Kansas Common Sense
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Confirming Justice Amy Coney Barrett to the U.S. Supreme Court
This evening, the U.S. Senate confirmed Judge Amy Coney Barrett’s nomination to be an Associate Justice of the United States Supreme Court.
Justice Amy Coney Barrett’s judicial career on the Seventh Circuit Court of Appeals and her conduct during the Senate Judiciary hearings demonstrates she will be a fair and impartial justice, who will uphold the law. She is the most impressive nominee I have interviewed and considered during my time in the Senate, and today I voted to secure her confirmation to the U.S. Supreme Court. I look forward to Justice Amy Coney Barrett taking her seat on the bench and protecting our constitutional freedoms and liberties.
President Trump Signs Bipartisan Bill To Designate 9-8-8 as the National Suicide Hotline
Last weekend, President Donald Trump signed S. 2661, the National Suicide Hotline Designation Act, which I introduced with Senators Cory Gardner (R-Colo.), Tammy Baldwin (D-Wis.) and Jack Reed (D-R.I.) to designate 9-8-8 as the national suicide prevention and mental health crisis hotline. This pandemic has highlighted the need for modernized mental health and suicide prevention resources, and this easy-to-remember number will help connect callers in need of help with experts who can offer resources and hope to make it through a mental health crisis. Kansans and the entire country stand to benefit from increased access to critical suicide prevention and mental health services this dedicated nationwide hotline will offer. I commend President Trump for signing our legislation into law and will continue working with my Senate colleagues to ensure Americans have better access to mental health resources.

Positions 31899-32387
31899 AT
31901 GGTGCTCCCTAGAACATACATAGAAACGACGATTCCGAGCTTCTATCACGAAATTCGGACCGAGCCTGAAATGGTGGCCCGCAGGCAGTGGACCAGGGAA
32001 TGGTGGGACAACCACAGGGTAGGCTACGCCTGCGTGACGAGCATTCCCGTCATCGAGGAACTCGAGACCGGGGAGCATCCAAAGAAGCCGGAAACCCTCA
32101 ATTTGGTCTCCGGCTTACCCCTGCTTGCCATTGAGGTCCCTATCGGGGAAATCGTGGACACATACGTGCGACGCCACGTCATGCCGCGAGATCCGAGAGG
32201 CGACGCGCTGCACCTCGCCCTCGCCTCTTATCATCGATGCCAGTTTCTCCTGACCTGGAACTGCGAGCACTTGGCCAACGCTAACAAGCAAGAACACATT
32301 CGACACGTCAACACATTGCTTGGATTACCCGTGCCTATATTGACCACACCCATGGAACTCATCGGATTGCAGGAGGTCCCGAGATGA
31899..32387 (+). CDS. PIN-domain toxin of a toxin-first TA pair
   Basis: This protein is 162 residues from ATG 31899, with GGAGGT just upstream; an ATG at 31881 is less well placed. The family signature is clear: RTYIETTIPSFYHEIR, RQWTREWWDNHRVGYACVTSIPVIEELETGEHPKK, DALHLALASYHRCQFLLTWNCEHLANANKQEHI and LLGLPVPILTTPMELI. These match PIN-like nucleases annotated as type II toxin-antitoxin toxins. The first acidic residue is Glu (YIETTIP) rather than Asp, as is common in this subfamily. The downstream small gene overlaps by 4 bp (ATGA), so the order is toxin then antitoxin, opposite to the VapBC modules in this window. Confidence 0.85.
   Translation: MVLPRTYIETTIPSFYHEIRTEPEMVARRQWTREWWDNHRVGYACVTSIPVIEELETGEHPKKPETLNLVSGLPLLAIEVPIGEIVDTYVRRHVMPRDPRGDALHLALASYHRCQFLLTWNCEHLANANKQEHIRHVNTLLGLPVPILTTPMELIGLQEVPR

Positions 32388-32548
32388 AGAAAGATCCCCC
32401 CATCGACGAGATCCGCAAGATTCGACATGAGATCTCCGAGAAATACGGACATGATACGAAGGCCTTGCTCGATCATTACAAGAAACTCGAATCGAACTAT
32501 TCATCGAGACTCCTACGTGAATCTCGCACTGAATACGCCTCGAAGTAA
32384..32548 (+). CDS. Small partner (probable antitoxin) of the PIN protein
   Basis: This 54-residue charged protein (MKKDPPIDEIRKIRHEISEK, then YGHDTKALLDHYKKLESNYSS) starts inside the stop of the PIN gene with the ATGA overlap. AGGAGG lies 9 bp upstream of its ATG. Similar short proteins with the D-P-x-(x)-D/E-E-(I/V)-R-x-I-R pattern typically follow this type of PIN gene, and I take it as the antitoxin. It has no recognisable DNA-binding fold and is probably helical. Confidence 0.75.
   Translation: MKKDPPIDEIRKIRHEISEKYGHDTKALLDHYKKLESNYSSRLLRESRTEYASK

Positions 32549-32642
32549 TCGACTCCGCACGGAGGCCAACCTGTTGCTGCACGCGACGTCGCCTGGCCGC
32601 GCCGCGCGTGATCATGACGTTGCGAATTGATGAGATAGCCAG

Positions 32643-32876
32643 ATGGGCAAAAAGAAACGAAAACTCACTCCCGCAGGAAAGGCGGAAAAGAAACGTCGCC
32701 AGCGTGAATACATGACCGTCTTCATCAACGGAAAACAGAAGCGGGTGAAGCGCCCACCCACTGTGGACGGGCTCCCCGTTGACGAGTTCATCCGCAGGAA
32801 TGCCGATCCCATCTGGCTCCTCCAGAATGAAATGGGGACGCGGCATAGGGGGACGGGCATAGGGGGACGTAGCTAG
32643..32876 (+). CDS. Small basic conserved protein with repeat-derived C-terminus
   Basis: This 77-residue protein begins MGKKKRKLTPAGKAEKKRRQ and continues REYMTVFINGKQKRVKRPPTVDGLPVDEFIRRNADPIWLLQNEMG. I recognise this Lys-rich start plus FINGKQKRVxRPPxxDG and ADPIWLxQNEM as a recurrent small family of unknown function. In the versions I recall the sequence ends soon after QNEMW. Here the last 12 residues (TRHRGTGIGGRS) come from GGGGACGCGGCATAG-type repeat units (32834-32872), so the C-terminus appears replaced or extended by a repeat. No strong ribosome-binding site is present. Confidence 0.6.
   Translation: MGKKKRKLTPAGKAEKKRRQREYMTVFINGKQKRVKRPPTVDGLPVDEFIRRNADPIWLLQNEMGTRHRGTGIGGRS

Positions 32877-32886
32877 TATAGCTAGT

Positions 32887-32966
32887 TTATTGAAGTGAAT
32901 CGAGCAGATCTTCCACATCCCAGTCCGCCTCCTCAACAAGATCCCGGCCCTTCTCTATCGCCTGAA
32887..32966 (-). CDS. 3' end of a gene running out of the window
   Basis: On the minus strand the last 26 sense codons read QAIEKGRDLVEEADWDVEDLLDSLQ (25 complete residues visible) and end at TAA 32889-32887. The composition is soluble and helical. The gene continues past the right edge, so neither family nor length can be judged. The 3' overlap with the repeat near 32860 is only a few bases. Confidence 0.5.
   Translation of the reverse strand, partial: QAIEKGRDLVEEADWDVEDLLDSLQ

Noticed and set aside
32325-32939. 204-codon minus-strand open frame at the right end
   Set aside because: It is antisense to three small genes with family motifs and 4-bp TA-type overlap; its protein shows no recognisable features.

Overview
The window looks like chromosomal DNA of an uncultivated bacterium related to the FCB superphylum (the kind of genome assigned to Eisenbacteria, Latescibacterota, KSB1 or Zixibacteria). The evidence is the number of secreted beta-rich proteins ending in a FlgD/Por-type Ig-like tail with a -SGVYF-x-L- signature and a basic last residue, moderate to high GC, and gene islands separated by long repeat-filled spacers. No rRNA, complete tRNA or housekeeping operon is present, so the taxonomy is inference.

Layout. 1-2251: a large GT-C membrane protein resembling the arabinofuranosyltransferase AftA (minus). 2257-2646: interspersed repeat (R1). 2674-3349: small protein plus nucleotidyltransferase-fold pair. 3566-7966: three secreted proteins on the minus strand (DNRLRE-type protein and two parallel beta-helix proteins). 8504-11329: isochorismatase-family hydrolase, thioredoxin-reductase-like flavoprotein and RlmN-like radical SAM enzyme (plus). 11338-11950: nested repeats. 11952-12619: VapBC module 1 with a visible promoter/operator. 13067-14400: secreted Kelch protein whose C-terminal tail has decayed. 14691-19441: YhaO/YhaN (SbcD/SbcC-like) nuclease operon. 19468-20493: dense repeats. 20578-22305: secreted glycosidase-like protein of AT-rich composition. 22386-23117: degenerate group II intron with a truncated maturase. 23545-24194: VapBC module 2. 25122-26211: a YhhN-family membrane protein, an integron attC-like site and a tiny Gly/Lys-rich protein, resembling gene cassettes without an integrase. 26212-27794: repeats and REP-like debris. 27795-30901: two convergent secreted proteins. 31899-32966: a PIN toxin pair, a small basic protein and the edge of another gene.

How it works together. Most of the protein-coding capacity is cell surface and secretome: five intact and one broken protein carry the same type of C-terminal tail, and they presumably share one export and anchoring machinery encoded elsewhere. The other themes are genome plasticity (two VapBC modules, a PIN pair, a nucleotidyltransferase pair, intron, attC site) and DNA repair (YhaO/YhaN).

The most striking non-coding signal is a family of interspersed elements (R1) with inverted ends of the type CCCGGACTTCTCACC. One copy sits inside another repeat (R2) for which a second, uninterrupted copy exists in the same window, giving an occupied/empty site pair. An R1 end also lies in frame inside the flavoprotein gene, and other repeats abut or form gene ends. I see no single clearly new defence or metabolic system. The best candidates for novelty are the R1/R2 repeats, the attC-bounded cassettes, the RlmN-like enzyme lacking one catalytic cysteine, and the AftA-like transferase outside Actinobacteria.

The Federal Communications Commission (FCC) has stated that the transition to 9-8-8 will happen by July 2022. During the transition to 9-8-8, Americans who need help should continue to contact the National Suicide Prevention Lifeline by calling 1-800-273-8255 (1-800-273-TALK).
I joined KSOK’s Brady Bauman, KMAN’s Dave Lewis and Brandon Peoples, and KSAL’s Jeff Garretson on air throughout this past week to highlight the significance of this bipartisan legislation to Kansas listeners across that state. We discussed how this bill will change the speed and efficiency in providing help to those contemplating suicide and give hope to potential victims that need life-saving counsel.
Questioning Amtrak President William Flynn Regarding Service Reductions
During a Senate Commerce, Science and Transportation Committee hearing this week, I questioned Amtrak CEO and President William Flynn about Amtrak’s reduction from daily long-distance passenger services to triweekly services as a result of the COVID-19 pandemic.
This is not the first time Amtrak has chosen to implement triweekly services and, as proven in 1994, the reduction of services fails to serve Americans and Amtrak operations at large. I have previously stated in conversations with Amtrak officials that Amtrak is designed to provide long-distance service across the country, like the Southwest Chief that runs across Kansas. The metrics of whether or not it should exist are not based upon whether or not Amtrak is profitable, and I continue to stand by that statement as Kansans struggle to find access to long-distance passenger routes and retain connectivity between routes.
Our work here is not done, and I will continue to raise this issue with my colleagues in the Senate as well as with Amtrak leadership to ensure that Amtrak’s reduction in transportation services will not set a precedent for how it will conduct its future service for America’s long distance passengers.
Examining the VA’s Progress Implementing the MISSION Act
Earlier this week, the Senate Veterans’ Affairs Committee (SVAC) conducted a hearing examining the VA’s progress implementing Title I of the MISSION Act. This hearing was a follow-up to SVAC’s February hearing on the MISSION Act’s Community Care Network (CCN); it also focused on the recent expansion of the Program of Comprehensive Assistance for Family Caregivers (PCAFC). Though the VA declined to participate, committee members heard from Third Party Administrators (TPAs) who are in charge of recruiting and coordinating with private community providers to ensure veterans’ access to care in the community, as well as from the Elizabeth Dole Foundation concerning VA’s progress in implementing these program changes.